The euphemism is most often used in constructions like: "He called me the N-word" or "I can't believe she said the N-word." (This form mimics other euphemisms for offensive words such as "the F-word" for fuck, the less common "the S-word" for shit, and other on-the-fly formations for other words generally regarded as offensive.)
"Nigra," which is the way "Negro" is pronounced by some people in the American South, was considered by some to be a more polite way to refer to a black person. Because of its similarity to "nigger," however, it generally is detested by blacks and is no longer acceptable.
The words niggardly ("miserly") and snigger ("to laugh derisively") do not refer either to Black people or to characteristics or behavior attributed to Black people, nor do they have any etymological connection with the word nigger. Many people are ignorant of this, however, and so refuse to use these words and take offense to their usage. David Howard, a white city official in Washington, D.C., was briefly driven from his job in January 1999 when he used niggardly in a fiscal sense while talking with African American colleagues, who protested his use of the word.
In the United Kingdom the word was in common use throughout the first half of the twentieth century to denote a shade of dark brown. "Nigger" was famously the name of a Black Labrador belonging to the RAF Second World War hero Wing Commander Guy Gibson. The dog died before the 617 Squadron's 1943 raid on the Ruhr dams (the "Dam Busters raid"), and "Nigger" was adopted as the radio code word signaling the destruction of the Möhne dam. Because of the modern connotations of the name, the British television broadcaster ITV now tries to reduce offence by cutting some scenes including the dog when it broadcasts the film Dam Busters. This has been condemned by some as "revisionist", although the edited version apparently produced fewer complaints than a previous uncensored broadcast. However, this scene has probably been viewed more times than any other part of the movie. It was worked into the background of the infamous hotel-room sequence in the Pink Floyd movie The Wall, during which the word nigger can be plainly heard coming from the television.
Rudyard Kipling's Just So Story "How the Leopard Got His Spots" tells of how an Ethiopian and a leopard, who are originally white, decide to paint themselves for camouflage. The story originally included a scene in which the leopard, who now has spots, asks the Ethiopian why he doesn't want spots as well. The Ethiopian's original reply, "Oh, plain black's best for a nigger," has been changed in many modern editions to read, "Oh, plain black's best for me."
Nigger Versus Nigga
A common argument among some young African Americans and other youth centers around the pronunciation of "nigger" as nigga. Nigga, they contend, is simply a synonym for accepted slang words such as dude and guy. The vernacular pronunciation of the word, they believe, renders the word harmless. Such use of nigga is heavily dependent on context. It could be an insult to say, "Hey, you niggas" (grammatically analogous to "Hey, you guys"), but saying, "What up, my niggas?" would be perfectly acceptable. In the first example, the use of "you guys," is similar to "you people," a phrase often used by whites to refer to blacks in an off-putting manner. The second example of usage is an expression of camaraderie.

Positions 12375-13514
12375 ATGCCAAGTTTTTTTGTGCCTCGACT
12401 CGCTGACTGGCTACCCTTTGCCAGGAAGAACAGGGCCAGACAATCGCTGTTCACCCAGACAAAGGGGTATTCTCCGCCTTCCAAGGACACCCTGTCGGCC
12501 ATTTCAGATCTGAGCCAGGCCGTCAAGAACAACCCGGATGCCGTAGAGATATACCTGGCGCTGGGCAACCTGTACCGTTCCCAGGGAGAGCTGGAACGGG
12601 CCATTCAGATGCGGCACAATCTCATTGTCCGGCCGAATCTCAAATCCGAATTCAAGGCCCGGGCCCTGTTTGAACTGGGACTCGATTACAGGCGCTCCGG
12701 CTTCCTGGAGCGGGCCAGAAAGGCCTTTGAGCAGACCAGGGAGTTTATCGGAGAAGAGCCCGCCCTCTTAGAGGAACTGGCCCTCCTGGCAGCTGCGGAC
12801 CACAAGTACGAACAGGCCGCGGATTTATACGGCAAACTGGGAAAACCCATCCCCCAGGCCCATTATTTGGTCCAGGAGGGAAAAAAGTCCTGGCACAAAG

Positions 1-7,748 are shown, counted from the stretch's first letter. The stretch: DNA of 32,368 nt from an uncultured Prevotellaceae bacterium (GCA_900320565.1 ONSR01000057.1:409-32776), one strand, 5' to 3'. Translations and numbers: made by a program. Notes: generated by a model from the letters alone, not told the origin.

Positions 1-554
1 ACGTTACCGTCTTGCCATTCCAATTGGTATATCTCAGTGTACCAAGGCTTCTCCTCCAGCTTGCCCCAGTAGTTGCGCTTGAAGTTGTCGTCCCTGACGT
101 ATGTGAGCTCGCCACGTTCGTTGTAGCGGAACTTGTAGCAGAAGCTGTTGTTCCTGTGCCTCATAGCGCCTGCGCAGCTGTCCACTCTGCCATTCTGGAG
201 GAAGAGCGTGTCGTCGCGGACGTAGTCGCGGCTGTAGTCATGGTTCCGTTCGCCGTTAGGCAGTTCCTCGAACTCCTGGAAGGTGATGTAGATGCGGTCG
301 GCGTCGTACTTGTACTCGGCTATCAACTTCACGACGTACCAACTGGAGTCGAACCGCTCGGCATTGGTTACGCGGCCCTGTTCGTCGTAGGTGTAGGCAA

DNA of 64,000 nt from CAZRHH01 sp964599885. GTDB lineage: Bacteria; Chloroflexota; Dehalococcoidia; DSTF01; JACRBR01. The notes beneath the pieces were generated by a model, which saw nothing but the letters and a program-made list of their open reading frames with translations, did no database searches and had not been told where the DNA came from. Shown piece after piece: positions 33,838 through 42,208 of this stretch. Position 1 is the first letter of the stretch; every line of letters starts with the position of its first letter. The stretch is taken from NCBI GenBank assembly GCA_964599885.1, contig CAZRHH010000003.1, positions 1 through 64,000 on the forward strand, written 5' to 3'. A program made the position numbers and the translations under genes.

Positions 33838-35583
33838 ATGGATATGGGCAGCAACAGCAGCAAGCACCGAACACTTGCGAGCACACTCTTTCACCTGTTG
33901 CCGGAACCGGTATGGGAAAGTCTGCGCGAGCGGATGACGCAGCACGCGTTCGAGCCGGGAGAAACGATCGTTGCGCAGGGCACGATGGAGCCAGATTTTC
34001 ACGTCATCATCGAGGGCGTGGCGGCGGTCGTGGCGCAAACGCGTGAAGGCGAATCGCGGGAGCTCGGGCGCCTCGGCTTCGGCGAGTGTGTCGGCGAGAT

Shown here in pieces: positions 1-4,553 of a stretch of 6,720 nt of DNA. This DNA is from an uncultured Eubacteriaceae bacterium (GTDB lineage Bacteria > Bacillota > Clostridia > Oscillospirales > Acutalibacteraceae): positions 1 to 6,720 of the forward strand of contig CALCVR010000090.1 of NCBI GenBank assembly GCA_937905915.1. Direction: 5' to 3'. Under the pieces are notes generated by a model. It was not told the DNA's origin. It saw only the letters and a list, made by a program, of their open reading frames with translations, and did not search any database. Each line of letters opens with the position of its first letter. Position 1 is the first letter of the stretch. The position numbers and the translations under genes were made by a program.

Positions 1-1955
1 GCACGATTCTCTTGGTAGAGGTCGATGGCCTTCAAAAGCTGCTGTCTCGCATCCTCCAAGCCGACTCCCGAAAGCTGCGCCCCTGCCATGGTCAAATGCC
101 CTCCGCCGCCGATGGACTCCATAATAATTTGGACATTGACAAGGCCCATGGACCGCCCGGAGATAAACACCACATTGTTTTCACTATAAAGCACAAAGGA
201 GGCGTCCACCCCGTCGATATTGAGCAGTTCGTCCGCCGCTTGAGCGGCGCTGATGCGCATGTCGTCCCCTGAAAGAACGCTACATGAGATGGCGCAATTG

Most African Americans, however, contend that such an argument is naive and without merit. In reality, nigga is simply "nigger" pronounced with a southern accent, the spelling a phonetic representation of the word as it always has been pronounced in African American Vernacular English. There is no difference, they argue, between the two words.
Combinations with other words
The term "wigger," or "whigger," refers to a young, white mimicker of certain affectations of hip-hop and thug culture. It is a portmanteau of "white" and "nigger." The word is considered offensive because of its similarity to "nigger" and because it reflects unflattering, stereotypical notions about blacks.
Similarly, other portmanteaus formed from "nigger", also usually considered offensive, are used to describe other nonblacks who adopt certain, usually hip-hop, African American cultural affectations. These include combining "nigger" with another ethnic slur, "chink," (meaning of Chinese origin), to produce "chigger." (A chigger is also a type of mite and a type of flea -- pests the bites of which cause intense itching); with "Korean", to produce "kigger"; and with "spic, a slur for a nonwhite Latino, to produce "spigger." Also, when combined with "Turk" the two words form "Tigger." Comedian Alex Chasick uses the term "Fjordnigger" to parody the offensive "Sandnigger," used to refer to Arabs, Muslims and people of this ethno-religious ancestry in non-Arab countries.
"Nigger Heaven and the Harlem Renaissance." Robert F. Worth, African American Review. Fall 1995. 29(3):461-473.
- Nigger: The Strange Career of a Troublesome Word, by Randall Kennedy (ISBN 0375421726)